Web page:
Call for tougher probes of emergency and asylum housing

Urine-stained bedclothes, insect infestations, and substandard facilities for children in emergency and asylum housing can only be rooted out with tougher inspections, the Government has been told.

Sinn Féin's housing spokesman Eoin Ó Broin.

Housing Minister Eoghan Murphy is being urged to consider involving health inspectors in emergency urban units and asylum-seeker facilities after fresh concerns about standards.

The Health Information and Quality Authority (Hiqa) met with Sinn Féin’s housing spokesman, Eoin Ó Broin, who is pushing for its inspectors to look into sub-standard housing nationwide.

Reports and details about emergency housing in Dublin and centres for asylum seekers are getting worse, he told RTÉ.

There are stories of blood- or urine-stained bedclothes, poor food for asylum seekers, and bad facilities for children, as well as drug-taking in some facilities and antisocial behaviour, he said.

Most centres in Dublin city are good, according to Mr Ó Broin, but inspections by the Department of Housing and Dublin Region Homeless Executive are not good enough as they pertain to their own facilities.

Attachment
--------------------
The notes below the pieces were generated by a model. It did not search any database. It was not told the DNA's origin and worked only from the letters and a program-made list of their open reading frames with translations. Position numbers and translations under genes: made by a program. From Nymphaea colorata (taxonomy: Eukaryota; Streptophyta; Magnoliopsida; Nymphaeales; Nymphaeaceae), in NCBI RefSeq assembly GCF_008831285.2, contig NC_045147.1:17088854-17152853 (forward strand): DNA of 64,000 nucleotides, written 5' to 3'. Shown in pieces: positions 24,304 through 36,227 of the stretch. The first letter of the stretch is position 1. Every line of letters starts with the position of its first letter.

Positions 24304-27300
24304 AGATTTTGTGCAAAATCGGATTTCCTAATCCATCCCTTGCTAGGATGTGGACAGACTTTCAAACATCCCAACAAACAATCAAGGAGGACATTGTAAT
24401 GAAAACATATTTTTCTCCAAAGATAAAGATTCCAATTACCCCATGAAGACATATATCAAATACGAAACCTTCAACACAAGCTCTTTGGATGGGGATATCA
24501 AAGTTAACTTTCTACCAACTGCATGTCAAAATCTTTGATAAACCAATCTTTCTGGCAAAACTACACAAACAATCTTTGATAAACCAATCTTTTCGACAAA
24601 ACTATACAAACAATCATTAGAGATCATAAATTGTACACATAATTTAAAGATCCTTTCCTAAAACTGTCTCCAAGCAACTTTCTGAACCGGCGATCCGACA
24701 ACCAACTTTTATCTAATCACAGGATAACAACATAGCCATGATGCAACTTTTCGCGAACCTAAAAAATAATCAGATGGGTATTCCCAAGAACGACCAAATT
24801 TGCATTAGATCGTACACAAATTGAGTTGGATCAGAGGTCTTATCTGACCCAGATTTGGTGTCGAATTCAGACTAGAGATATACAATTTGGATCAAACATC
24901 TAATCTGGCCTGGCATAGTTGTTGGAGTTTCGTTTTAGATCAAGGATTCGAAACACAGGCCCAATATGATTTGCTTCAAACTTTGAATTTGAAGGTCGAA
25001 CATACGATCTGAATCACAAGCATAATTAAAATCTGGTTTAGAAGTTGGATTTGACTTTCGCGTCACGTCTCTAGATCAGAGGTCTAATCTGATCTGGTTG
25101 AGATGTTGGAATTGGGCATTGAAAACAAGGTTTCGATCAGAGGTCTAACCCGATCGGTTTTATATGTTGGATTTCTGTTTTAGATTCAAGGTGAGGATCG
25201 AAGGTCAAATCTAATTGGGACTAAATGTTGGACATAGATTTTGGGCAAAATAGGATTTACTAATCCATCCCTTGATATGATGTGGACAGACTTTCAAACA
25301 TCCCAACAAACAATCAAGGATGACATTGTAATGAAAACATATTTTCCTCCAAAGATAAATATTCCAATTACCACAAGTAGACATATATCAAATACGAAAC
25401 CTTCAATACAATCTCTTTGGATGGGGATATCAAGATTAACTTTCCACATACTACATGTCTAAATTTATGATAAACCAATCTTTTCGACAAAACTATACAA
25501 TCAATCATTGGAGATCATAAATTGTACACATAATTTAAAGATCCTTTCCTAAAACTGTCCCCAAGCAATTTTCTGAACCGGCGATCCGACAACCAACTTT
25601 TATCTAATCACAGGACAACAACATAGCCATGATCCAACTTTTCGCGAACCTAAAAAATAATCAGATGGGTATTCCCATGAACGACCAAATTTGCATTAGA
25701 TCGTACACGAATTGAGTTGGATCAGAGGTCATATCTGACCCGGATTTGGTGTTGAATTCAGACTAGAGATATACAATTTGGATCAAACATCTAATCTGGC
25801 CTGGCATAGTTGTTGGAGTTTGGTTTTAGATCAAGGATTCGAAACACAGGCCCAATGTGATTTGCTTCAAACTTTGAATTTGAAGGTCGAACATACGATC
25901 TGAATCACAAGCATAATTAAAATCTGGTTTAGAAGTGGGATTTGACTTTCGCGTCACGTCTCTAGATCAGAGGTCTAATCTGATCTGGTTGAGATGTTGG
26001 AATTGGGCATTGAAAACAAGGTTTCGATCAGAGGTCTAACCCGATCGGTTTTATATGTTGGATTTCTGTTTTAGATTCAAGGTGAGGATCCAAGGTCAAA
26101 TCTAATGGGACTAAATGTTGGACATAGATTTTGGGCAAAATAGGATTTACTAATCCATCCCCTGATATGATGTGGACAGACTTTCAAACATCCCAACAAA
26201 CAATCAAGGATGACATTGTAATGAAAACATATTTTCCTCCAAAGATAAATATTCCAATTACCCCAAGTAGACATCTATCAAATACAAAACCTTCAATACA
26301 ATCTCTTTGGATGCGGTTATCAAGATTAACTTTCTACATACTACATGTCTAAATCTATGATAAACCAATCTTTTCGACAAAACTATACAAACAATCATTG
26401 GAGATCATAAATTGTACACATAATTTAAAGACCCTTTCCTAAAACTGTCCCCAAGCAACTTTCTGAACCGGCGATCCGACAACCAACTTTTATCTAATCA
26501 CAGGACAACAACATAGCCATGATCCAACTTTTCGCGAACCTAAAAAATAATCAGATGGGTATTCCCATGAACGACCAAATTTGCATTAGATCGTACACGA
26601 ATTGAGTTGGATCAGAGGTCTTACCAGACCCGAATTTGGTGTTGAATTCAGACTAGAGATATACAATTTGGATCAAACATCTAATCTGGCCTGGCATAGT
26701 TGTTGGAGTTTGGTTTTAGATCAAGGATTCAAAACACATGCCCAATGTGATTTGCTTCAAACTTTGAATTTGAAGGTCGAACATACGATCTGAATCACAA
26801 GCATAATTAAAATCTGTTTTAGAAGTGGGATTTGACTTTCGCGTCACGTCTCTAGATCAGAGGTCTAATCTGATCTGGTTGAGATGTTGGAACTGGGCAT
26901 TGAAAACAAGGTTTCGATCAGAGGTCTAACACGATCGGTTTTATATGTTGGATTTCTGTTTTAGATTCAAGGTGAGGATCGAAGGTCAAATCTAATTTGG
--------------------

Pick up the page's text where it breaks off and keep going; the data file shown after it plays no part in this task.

Children have been living in emergency housing for up to two years while asylum seekers spend five years in some facilities, said Mr Ó Broin, calling for Hiqa to intervene and inspect facilities.

Hiqa confirmed the meeting with Mr Ó Broin but refused to say any more.

Speaking about conditions for asylum seekers and those in emergency facilities, Mr Ó Broin said: “Nobody should be in accommodation with cockroaches or other infestations.”

He suggested a phase-in period would allow Hiqa to build up its inspection regime. It should also get more powers to help with the proposed inspection regime

“If the standards are not adequate, we should not expect people to live in them for up to two years, which is why the legislation needs to change,” he said.

Responding to the call, Mr Murphy said he is happy with the standards of housing inspections and is awaiting the outcome of the Dublin Region Homeless Executive report, which he said would help him and his department decide if there was a need to toughen up inspections and potentially involve other agencies.

Meanwhile, Mr Murphy has pledged to look into reports that landlords are now demanding two months’ rent up front from tenants as well as a deposit.

The deposits revelation has prompted calls for new rules to stop landlords forcing unfair rules on renters.

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